Wednesday
Feb262014

Formation of a Molecular Community

Formation of a Molecular Community

Thoughts gathered from the book “The different Drum” by Scott Peck.

Scott Peck is mostly known for his book, The Road Less Travelled. But his lesser known book, The Different Drum, is mostly about communities. Here are some of my own interpretations and insights from his book.

This is what Scott Peck says about the group that met in Ralph’s basement (Don’t ask me who Ralph is. I don’t know).

“There is not much more to tell- just a group of people who get together to support one another with their difficult ministries” (151). It started with two people who felt they needed support. They discovered that the best way to feel supported was to support another.

The group began to operate with a basic structure and minimum agenda. “It was decided to begin each meeting with three minutes of silence and end with each member saying a brief, heartfelt prayer out loud. Beyond the set time of two hours and the simple liturgy of opening silence and closing prayer there was no structure in the group. A member could speak about whatever he wanted whenever the spirit moved him. The only rule was vulnerability. Members agreed to push themselves to be as vulnerable as possible. They shortly came to realize vulnerability required not only that they speak of intimate matters but also that they listen to one another with openness and a relative emptiness of judgment. They had become a true community.” (152)

The group that met in the basement of Ralph eventually consisted of all sorts of people including an atheist and an alcoholic. But Ted, the alcoholic did not last very long. Reflecting on this experience Peck (he was not part of that group) says, “Ted has learned nothing from the experience, they at least had learned something about their limitations.” Not a bad learning point! Sometimes God brings people along our way who may learn nothing from us but they can help us see what we are made of- the real us.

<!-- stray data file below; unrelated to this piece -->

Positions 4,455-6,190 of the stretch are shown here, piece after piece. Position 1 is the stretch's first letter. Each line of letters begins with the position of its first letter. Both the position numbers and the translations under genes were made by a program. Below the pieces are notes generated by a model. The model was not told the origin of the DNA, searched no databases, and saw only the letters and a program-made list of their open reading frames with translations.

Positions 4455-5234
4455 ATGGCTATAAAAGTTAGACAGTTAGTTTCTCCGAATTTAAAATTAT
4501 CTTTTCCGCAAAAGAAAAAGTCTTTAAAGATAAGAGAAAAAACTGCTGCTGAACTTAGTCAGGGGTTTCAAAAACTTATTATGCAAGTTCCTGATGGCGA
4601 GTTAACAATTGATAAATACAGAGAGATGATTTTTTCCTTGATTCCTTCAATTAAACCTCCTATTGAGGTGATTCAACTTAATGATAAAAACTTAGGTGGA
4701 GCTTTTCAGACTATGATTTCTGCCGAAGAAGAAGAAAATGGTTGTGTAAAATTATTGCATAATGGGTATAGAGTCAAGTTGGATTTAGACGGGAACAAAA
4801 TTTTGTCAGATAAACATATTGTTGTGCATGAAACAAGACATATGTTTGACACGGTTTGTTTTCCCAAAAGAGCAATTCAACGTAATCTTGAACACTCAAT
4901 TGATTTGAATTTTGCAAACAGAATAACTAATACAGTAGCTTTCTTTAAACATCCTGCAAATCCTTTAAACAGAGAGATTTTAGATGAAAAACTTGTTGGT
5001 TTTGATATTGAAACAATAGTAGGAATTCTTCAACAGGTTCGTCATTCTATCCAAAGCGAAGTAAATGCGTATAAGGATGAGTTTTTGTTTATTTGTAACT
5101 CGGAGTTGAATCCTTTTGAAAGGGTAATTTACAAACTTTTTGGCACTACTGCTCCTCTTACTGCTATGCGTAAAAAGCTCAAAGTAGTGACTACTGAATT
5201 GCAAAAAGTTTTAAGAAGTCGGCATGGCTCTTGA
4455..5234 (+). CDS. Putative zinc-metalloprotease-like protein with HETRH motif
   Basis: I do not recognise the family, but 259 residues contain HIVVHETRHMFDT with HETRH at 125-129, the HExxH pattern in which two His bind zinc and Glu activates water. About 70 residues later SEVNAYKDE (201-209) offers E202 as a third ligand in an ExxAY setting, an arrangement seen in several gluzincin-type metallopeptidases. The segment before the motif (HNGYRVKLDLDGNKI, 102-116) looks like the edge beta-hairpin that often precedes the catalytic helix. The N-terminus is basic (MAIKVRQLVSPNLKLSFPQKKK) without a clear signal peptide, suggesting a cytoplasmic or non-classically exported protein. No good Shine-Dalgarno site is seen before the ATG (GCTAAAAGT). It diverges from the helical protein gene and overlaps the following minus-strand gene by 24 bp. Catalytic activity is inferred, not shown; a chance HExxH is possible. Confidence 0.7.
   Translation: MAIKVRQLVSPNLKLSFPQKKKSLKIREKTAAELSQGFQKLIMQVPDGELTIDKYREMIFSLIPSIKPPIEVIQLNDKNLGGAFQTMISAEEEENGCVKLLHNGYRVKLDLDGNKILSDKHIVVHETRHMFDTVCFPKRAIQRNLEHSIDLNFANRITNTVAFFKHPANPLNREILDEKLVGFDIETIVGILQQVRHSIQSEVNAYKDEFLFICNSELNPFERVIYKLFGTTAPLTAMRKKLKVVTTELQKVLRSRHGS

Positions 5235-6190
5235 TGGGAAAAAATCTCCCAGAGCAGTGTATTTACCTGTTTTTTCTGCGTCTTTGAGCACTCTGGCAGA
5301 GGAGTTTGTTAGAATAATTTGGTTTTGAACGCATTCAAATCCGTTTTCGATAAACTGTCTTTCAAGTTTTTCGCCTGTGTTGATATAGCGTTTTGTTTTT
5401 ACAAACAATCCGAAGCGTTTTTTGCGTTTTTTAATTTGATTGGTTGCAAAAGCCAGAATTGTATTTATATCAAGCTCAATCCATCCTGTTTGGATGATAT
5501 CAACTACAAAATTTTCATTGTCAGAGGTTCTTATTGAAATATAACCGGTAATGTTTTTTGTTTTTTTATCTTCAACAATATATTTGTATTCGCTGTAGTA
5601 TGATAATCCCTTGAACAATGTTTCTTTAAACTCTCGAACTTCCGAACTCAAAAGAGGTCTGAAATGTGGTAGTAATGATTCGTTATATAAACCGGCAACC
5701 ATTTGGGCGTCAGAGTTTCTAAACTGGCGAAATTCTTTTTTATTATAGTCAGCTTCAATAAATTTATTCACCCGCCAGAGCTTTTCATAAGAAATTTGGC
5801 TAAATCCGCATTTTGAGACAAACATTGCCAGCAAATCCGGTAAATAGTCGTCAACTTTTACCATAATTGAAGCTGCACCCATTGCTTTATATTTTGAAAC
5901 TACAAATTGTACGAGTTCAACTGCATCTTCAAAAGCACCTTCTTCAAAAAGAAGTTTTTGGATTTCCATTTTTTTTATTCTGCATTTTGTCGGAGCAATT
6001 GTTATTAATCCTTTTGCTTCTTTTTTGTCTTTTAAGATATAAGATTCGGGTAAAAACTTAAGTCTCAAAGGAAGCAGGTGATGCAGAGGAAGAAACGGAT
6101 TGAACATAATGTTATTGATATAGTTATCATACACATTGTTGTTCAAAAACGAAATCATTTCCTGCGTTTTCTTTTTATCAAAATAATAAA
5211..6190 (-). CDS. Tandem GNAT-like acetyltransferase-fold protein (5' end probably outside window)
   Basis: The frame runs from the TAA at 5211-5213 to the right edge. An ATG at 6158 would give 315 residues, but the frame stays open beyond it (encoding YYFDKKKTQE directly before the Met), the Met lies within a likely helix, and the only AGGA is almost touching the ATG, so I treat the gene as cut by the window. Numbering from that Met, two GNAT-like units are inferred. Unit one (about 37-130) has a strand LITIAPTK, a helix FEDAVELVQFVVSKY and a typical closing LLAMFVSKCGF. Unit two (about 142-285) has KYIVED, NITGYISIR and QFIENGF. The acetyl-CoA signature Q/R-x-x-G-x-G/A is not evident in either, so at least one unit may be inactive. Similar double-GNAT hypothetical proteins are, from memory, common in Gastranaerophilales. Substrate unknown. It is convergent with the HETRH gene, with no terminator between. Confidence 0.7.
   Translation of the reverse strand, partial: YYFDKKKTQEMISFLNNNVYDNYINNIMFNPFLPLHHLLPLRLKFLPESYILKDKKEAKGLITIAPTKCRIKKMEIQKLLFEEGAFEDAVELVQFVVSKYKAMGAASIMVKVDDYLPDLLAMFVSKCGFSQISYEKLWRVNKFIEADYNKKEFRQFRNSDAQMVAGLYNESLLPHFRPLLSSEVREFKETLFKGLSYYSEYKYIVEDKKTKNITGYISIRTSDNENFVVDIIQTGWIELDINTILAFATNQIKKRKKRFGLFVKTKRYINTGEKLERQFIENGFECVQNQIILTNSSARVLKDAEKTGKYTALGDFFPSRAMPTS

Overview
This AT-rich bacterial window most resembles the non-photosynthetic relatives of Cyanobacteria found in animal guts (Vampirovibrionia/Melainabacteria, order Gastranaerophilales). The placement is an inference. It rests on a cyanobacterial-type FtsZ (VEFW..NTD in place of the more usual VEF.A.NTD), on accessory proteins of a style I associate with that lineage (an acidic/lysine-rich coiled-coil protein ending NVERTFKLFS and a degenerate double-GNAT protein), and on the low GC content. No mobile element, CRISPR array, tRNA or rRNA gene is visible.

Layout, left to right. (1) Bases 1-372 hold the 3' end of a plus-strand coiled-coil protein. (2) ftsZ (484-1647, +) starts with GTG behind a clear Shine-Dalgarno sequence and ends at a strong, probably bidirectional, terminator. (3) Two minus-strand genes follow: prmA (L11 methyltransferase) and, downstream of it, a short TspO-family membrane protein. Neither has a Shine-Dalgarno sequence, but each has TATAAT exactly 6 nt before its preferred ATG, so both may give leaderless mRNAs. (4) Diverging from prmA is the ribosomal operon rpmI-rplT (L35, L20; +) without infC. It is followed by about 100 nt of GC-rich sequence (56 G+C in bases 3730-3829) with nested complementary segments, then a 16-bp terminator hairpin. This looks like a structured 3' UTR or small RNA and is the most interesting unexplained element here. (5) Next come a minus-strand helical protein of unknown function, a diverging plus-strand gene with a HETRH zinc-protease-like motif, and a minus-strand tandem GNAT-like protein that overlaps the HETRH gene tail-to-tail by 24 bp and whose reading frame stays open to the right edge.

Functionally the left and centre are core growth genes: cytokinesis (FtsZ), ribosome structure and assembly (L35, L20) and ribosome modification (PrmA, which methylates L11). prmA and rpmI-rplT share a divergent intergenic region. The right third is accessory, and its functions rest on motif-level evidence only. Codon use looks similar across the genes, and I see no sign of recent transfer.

The group did not see themselves as a therapy group. They were just a support group. Through trial and error “it came to the wisdom that attempts to heal or convert were generally more destructive than supportive.” (154) Just because they did not “attempt” to heal, it did not mean that no healing happened. Healing was intentionally happening because that is the very purpose of the existence of a support group. The difference is that no one assumed the superior position of a healer and no one was assigned the inferior status of infirm. They were all in need of healing and they all had the power to heal and that is what a “healthy” community looks like.

What to do with members who are not able to attend regularly? How about those who drift in and out? “It was decided that some people did need to test the waters before arriving at a commitment and that as long as there was a substantial nucleus of the committed, the group was able to bear the burden of the uncommitted.” (157)

Community and Structure According to Peck, “community is not possible with either no structure or total structure. With no structure there is chaos. With total structure there is no room for emptiness… There is no agenda… Vulnerability is the only rule.” (159) Vulnerability is not the same as weakness. On the contrary it is proactive and potent, disarming without being defensive, disrobing without making one feel naked. In reality, this is healing in its very raw essence.

This group restricted itself to a single task: mutual support.

Peck does not tell us when or how a group becomes a community

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